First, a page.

5 Misconceptions About Filing Your Taxes

Khadija Bingham

Sunday, January 03, 2016

For the last couple of years, my mom has been helping out family and close friends with filing their tax returns. I sat down with her to find out some of the most commons misconceptions that people normally have about filing their taxes.  I hope this clears some things up, and if you have any question or want to contribute to the list, please comment below!


1.I have to pay to get my taxes done because it’s a difficult task. As an accounting student, I think that accounting is a respectable field, but I will also be the first person to tell you that doing taxes is not rocket science! I do believe that back in the day doing taxes may have been hard, but there are different databases out there that allow you to easily file your taxes for FREE! Click here to find the resources.


2.If I get an extension to file, I also get an extension to pay. If you are unable to file your taxes by the due date, you may be able to get an automatic 6-month extension of time to file. It is important to note that an extension to file does not grant you an extension to pay your taxes. You still have to pay by April 15th, so I would suggest estimating what you think you may owe and writing a check to the IRS. Otherwise, you will be charged a late penalty.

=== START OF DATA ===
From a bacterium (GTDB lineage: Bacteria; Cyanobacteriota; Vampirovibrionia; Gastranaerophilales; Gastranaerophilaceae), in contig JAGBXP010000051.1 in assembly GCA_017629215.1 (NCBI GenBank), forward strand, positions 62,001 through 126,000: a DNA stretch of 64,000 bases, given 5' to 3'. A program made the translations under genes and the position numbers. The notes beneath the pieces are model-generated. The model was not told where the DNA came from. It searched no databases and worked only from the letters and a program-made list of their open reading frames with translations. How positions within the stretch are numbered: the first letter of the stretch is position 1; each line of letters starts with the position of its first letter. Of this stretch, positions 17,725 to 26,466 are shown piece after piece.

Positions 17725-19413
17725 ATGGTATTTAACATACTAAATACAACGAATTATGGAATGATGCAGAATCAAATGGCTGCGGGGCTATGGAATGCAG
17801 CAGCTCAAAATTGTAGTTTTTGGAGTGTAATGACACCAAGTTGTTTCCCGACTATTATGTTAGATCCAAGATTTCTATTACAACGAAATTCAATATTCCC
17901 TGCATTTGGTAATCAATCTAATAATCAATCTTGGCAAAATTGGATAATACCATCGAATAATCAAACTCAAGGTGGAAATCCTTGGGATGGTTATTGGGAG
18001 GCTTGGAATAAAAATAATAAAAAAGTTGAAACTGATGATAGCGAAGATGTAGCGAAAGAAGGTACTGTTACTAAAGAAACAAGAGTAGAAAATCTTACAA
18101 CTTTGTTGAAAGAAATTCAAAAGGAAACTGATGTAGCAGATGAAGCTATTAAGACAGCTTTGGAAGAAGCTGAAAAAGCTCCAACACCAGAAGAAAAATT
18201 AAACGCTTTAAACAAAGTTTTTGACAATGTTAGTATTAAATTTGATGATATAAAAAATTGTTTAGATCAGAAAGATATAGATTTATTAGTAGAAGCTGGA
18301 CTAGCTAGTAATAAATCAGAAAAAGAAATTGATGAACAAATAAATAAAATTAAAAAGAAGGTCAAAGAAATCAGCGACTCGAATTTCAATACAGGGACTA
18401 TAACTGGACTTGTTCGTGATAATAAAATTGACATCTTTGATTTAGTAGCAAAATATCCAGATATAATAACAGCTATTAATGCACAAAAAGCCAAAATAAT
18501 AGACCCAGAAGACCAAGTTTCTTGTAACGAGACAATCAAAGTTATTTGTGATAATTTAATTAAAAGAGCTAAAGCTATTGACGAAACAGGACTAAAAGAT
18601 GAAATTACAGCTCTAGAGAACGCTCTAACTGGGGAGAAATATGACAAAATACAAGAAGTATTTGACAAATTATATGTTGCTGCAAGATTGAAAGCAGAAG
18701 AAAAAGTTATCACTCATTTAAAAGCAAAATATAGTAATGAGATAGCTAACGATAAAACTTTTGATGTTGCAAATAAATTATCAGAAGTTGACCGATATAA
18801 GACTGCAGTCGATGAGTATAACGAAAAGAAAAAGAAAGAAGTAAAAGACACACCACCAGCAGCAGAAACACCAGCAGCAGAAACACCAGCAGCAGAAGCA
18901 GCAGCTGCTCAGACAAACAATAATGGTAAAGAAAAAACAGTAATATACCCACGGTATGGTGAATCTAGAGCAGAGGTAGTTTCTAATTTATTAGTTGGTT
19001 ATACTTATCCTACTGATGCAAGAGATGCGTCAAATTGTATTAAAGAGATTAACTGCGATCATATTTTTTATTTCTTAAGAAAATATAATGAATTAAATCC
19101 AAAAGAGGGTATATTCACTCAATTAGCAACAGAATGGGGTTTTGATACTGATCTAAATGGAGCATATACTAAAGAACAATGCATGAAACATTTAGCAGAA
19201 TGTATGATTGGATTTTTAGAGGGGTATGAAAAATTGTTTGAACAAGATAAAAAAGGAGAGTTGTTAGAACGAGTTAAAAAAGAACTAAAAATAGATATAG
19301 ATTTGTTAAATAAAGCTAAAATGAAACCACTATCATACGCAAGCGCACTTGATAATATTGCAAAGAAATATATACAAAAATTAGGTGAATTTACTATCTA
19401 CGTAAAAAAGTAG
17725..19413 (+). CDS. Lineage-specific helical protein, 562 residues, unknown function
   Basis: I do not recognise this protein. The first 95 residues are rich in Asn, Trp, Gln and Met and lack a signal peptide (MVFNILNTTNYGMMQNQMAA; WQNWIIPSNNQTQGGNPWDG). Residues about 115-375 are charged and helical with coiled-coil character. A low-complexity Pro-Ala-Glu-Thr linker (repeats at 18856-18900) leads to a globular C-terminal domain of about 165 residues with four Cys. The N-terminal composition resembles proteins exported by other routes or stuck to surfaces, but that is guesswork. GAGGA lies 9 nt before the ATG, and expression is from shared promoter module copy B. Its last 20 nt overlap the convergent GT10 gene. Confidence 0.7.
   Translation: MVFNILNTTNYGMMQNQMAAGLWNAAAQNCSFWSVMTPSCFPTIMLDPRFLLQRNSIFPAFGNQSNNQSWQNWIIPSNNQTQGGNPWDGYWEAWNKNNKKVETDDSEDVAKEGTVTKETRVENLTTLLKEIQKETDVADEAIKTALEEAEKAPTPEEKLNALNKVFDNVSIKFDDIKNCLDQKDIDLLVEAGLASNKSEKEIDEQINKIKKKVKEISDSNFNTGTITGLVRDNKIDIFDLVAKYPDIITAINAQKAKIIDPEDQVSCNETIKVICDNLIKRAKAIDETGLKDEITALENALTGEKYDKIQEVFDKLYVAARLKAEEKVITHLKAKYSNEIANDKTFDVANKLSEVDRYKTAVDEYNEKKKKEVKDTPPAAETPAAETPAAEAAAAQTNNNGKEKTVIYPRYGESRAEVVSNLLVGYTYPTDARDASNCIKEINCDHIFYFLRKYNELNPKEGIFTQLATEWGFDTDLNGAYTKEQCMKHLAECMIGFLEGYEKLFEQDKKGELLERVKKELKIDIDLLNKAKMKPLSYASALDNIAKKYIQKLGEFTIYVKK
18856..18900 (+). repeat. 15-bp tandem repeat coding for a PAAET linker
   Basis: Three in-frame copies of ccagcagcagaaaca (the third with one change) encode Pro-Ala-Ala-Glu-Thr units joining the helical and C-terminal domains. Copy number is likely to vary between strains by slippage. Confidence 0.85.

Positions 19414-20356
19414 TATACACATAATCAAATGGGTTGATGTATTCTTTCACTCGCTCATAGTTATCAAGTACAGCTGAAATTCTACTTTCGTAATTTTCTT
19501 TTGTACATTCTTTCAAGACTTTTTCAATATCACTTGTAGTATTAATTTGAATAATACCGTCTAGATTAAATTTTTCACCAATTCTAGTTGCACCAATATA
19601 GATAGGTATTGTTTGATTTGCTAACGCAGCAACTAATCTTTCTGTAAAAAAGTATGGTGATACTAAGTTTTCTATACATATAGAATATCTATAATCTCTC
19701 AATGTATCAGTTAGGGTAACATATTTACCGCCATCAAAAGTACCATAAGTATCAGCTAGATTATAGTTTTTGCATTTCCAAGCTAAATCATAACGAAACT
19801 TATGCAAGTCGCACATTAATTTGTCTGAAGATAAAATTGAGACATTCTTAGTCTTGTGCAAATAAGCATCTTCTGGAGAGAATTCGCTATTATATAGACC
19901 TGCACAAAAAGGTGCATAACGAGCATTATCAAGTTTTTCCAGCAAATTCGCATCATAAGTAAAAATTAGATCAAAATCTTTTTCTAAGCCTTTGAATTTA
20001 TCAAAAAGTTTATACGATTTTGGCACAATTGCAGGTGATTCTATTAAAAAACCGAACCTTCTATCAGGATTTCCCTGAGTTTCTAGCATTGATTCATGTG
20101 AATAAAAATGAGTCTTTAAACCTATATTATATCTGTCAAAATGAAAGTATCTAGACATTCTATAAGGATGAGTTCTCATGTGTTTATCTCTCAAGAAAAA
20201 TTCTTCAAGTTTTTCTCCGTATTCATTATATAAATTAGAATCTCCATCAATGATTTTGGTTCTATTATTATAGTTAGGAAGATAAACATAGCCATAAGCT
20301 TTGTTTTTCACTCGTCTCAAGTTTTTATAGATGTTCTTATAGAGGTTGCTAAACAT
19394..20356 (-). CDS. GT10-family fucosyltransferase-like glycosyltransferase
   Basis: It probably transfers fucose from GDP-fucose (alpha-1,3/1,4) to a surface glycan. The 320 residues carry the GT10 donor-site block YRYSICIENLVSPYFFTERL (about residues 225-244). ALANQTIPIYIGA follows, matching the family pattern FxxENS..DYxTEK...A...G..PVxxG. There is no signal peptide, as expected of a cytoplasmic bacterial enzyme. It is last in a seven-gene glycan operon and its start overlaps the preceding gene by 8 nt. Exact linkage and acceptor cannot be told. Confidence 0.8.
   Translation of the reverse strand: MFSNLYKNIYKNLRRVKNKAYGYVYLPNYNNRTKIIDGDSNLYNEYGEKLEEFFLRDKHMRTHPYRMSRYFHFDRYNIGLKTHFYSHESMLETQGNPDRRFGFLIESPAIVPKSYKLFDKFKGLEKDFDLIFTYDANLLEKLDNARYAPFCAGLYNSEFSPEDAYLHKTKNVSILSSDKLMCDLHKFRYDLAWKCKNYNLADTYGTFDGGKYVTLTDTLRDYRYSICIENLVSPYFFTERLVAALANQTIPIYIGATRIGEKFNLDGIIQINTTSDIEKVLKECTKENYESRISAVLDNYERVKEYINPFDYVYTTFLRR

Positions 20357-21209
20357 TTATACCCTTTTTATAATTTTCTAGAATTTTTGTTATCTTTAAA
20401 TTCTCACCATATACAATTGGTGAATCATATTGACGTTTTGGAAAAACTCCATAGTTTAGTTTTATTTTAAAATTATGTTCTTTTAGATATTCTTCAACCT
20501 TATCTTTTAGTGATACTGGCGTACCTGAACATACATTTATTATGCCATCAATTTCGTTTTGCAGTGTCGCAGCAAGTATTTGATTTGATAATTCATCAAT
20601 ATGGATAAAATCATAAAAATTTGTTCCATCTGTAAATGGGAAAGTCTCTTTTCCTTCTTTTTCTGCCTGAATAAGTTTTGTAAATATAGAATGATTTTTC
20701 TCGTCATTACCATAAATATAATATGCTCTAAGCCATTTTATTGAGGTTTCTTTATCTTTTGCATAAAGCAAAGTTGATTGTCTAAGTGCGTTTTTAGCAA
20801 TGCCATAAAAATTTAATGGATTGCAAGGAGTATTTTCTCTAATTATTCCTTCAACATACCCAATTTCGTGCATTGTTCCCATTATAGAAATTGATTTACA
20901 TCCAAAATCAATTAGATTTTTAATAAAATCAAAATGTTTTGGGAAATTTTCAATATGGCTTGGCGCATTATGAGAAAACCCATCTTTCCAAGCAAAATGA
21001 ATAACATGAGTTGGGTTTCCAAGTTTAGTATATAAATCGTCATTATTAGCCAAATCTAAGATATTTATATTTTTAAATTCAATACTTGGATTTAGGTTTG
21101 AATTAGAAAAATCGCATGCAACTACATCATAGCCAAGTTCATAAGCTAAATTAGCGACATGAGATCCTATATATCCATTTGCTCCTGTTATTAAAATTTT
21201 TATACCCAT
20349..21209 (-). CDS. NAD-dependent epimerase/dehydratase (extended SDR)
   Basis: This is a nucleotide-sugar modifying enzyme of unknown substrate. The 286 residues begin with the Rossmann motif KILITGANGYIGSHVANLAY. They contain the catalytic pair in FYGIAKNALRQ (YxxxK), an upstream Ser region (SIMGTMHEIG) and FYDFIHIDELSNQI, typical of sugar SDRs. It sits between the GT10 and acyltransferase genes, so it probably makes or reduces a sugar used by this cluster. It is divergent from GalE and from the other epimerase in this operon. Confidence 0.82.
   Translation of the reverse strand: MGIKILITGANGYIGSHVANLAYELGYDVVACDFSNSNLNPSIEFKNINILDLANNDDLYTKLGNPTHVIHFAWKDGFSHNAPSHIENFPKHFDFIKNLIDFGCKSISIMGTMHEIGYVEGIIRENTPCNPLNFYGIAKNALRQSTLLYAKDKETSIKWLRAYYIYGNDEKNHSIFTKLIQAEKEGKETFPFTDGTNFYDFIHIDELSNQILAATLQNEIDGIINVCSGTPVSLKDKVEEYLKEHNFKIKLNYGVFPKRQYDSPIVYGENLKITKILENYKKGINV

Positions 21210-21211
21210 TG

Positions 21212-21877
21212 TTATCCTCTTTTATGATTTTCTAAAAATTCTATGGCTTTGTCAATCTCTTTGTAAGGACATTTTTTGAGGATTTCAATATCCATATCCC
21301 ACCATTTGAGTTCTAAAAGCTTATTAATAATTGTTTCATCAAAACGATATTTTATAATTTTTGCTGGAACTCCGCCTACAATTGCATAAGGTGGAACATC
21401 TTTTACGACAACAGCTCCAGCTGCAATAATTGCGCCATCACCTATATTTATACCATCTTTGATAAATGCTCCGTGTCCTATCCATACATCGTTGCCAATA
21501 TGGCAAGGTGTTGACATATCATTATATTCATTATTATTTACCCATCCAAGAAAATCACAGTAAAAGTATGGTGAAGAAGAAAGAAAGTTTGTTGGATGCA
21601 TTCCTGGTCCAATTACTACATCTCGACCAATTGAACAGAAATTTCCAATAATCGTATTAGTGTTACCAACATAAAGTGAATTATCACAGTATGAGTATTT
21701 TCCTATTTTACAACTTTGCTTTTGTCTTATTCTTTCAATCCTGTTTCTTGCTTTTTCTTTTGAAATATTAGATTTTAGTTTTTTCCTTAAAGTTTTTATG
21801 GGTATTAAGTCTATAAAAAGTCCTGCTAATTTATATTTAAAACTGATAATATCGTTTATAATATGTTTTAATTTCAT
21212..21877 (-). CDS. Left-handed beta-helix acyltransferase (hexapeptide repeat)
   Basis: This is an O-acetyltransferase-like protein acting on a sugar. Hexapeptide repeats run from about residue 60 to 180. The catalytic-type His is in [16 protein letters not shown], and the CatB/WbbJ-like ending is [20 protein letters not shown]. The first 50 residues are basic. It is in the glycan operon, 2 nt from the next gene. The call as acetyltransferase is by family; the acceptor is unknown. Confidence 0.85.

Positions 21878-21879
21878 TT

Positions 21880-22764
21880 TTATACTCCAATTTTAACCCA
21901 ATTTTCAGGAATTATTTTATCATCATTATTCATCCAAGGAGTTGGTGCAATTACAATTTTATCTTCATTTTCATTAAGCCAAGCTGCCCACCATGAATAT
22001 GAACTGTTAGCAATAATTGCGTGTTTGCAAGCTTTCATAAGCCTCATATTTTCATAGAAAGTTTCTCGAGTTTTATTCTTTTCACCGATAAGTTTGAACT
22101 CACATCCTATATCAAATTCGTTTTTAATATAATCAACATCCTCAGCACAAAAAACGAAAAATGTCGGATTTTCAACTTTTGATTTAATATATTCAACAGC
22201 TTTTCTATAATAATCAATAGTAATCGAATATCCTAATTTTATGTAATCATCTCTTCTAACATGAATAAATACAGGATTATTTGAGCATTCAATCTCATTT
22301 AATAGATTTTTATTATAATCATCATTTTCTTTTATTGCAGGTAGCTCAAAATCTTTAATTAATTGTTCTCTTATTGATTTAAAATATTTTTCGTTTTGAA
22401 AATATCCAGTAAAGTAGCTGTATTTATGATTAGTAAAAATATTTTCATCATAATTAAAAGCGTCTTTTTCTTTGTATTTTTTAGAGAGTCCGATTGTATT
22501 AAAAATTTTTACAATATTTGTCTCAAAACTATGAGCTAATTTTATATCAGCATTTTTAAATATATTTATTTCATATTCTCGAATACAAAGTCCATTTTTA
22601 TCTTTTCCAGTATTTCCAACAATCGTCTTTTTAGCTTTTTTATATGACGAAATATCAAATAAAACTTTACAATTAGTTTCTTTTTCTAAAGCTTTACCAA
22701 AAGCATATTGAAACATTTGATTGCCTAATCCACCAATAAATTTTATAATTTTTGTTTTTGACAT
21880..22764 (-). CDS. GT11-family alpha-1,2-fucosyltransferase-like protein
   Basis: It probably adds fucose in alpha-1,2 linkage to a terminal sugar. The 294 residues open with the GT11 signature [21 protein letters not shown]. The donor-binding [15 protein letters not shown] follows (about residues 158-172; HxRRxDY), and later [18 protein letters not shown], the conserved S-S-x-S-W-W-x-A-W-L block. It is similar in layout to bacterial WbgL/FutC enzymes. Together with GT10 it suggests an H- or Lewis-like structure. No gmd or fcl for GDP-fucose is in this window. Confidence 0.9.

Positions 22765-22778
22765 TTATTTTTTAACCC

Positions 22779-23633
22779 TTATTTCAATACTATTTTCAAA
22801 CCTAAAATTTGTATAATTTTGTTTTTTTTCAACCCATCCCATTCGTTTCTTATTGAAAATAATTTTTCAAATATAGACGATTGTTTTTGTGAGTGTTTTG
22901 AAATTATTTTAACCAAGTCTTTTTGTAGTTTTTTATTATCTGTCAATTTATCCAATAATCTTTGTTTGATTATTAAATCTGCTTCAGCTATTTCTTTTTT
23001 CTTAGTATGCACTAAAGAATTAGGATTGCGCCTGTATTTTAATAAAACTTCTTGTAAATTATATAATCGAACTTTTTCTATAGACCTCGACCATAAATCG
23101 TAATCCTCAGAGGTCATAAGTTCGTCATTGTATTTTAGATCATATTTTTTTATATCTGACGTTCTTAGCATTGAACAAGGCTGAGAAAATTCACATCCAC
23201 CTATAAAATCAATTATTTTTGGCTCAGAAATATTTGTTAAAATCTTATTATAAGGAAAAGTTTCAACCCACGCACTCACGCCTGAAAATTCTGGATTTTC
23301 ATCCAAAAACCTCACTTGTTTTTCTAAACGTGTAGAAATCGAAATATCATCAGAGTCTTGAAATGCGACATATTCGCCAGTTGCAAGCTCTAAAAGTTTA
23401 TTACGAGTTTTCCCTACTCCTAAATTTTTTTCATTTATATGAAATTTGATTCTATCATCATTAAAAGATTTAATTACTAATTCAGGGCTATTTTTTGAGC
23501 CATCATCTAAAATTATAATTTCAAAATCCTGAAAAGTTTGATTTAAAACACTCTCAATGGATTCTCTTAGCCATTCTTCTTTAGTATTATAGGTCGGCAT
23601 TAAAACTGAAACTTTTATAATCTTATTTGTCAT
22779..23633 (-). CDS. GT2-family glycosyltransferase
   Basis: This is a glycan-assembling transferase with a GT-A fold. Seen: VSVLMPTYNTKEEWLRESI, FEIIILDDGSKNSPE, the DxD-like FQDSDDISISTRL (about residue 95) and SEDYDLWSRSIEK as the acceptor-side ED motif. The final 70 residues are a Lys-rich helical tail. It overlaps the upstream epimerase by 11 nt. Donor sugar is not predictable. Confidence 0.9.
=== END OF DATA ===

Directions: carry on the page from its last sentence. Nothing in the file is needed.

3.If I owe, it’s better not file. Some people will see that they are going to owe, so they will decide not to file. This is not a good idea. You will be charged a penalty for not filing timely and for not paying timely. It’s best to file, and get on a payment arrangement to pay the money that you owe.   


4.I'm not being charged interest while on my payment plan . Lol, yeah right. The government will never loan you money for free. So try and get your balance paid off as soon as possible!


5.If I’m on a payment arrangement, they won’t take my next refund. Would you give someone money if they still owed you money? Probably not, unless you really loved the person and I don’t think the IRS feels that way about us. If you still owe the IRS money by the time you are suppose to get another refund, they will take what you owe them from that refund, and you will get the remainder.